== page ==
RT loves Kate Elliott's newest release, Cold Magic. This unusual science fiction read has RT Senior Reviewer Natalie Luhrs raving,"Of all the alternate history fantasies published in the last few years, this one may just be this reviewer's favorite." Now hear from Elliott about why she wrote an alternate history novel and what makes her story so different.

You may wonder why I wrote an alternate history fantasy when I don’t really read alternate history very much. I wondered, too.

When I think of the phrase “alternate history” I tend to think of novels about “what if,” usually on the theme “what if the Nazis had won World War II” or “what if the South had won the Civil War.” These are not stories that I’m particularly interested in reading. They tend to focus on a pivotal point in history when, say, a battle was lost instead of won or some future Great Man looked the wrong way when crossing the street and got hit by a car, and then the story unfolds from there to see how history would have been different. 

My Crown of Stars series and Crossroads trilogy are both what some people call “secondary world” fantasy--that is, they are set in an entirely different, non-Earth world (even if there may be similarities). One of the great things about writing secondary world fantasy is that I am the ultimate authority on the world. I have to make the world consistent internally--that is, if I say that only females can wield magic, I can’t then drop in a male magic user unless I explain why he is the exception to the rule--but I’m the one who gets to say (every parent will be familiar with this phrase), “Because I said so.”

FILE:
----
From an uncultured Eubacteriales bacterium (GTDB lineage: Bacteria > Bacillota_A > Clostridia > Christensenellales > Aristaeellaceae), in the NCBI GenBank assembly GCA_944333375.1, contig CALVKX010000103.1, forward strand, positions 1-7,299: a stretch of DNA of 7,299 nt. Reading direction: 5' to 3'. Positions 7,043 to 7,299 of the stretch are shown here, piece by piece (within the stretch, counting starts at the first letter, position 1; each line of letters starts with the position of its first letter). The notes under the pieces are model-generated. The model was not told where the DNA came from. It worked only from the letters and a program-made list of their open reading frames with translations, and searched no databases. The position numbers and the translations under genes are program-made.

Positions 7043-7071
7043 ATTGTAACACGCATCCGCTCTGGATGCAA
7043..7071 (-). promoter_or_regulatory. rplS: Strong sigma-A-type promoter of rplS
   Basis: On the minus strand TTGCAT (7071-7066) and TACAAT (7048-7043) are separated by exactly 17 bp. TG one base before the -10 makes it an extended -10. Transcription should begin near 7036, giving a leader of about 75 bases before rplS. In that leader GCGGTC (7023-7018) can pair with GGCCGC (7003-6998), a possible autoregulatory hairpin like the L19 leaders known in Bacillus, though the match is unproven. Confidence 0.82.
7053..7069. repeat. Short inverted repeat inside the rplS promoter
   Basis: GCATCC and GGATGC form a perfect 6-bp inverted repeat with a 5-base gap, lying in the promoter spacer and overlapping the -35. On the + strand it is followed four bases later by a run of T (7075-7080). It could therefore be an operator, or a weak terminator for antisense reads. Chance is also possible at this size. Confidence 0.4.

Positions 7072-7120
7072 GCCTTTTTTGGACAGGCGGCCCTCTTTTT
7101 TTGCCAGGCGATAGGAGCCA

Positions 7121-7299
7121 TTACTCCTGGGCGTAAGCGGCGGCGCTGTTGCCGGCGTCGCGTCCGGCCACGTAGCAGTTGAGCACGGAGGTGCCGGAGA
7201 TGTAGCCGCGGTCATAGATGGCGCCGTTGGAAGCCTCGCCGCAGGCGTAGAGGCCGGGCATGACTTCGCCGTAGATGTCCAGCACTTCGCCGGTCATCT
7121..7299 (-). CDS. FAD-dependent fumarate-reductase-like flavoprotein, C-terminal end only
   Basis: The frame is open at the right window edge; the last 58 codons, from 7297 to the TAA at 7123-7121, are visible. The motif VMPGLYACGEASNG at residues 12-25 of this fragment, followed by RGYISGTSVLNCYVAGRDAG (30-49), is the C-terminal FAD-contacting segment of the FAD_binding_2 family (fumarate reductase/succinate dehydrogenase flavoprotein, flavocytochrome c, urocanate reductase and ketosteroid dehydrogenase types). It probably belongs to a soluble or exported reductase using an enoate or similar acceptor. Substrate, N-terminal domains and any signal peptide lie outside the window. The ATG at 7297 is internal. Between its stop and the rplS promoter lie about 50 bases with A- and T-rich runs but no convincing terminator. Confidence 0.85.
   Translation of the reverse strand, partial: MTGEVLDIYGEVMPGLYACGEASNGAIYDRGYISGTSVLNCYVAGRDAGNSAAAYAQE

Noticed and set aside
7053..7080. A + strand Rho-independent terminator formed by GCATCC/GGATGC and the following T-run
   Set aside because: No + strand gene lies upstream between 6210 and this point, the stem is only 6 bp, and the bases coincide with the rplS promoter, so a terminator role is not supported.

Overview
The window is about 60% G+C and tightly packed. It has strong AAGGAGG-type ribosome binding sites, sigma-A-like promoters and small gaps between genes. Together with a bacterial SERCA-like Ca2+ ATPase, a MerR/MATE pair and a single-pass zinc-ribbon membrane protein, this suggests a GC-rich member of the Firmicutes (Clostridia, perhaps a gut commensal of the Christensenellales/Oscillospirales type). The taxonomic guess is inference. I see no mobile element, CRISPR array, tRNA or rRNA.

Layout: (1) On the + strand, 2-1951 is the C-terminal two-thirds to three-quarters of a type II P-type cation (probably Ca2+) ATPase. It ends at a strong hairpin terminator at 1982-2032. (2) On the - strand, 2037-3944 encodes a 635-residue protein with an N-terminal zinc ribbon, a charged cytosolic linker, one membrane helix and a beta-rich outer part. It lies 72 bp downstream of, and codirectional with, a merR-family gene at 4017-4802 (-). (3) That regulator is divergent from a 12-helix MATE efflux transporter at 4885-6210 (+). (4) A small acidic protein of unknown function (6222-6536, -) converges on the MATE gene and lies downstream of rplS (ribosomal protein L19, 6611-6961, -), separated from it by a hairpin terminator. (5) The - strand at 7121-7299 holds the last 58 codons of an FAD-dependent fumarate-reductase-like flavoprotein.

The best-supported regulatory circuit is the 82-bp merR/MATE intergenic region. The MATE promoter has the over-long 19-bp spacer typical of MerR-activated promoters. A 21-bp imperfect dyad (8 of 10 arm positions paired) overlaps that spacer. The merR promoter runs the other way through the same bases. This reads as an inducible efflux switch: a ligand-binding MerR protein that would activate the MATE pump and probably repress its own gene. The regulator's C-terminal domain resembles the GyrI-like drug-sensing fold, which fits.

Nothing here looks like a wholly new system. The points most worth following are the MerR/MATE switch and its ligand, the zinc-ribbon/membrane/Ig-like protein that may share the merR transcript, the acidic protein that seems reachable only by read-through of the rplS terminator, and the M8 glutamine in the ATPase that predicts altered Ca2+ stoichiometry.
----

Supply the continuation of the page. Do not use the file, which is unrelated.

The thought of writing an alternate history for our Earth scared me. If I am going to use real historical cultures, then I’m bound to get something wrong, and someone is sure to notice and call me on it (and they should!) But sometimes you just have to be willing to tackle a job that makes you nervous, that forces you to push yourself into territory beyond “because I said so.” 

As it happens, this “different Earth, with magic” (in the phrase of one of my early readers) really took hold of me. On this Earth, much of northern Europe in 1838 is either under ice or is a barren landscape where few can live. The Roman Empire never fell, only got smaller. Due to a magical plague, Europe is a mix of cultures from old Europe and Africa. Meanwhile, this extended Ice Age cut off much of North America for so long that several small species of dinosaurs survived and one developed intelligence very like our own. And these “trolls”--as the humans call them (they call humans "rats")--are busily engaged together with humans in a culture-changing industrial revolution.

Beneath all that “altered history” there are extremely powerful magical forces at work. When my heroine quite abruptly runs afoul of certain of these magical forces, she discovers a hidden history she never guessed at, one that puts her in jeopardy.

What I realized, writing Cold Magic, is that I do like “alternate history” if by that we mean “a different Earth, with magic.” I’ve enjoyed Boneshaker, by Cherie Priest (19th century); the forthcoming (Feb. 2011) License to Ensorcel, by Katharine Kerr (modern day); or the recent Sherlock Holmes film with Robert Downey Jr and Jude Law. And there are many more, often published under the label “urban fantasy” or “paranormal romance.” I think this alternate history thing is a lot bigger than it looks, and now that I know how much I love exploring these different Earths, I’m glad I have so many more books to read. 

- Kate Elliott

Tags: RT Daily Blog, Science Fiction
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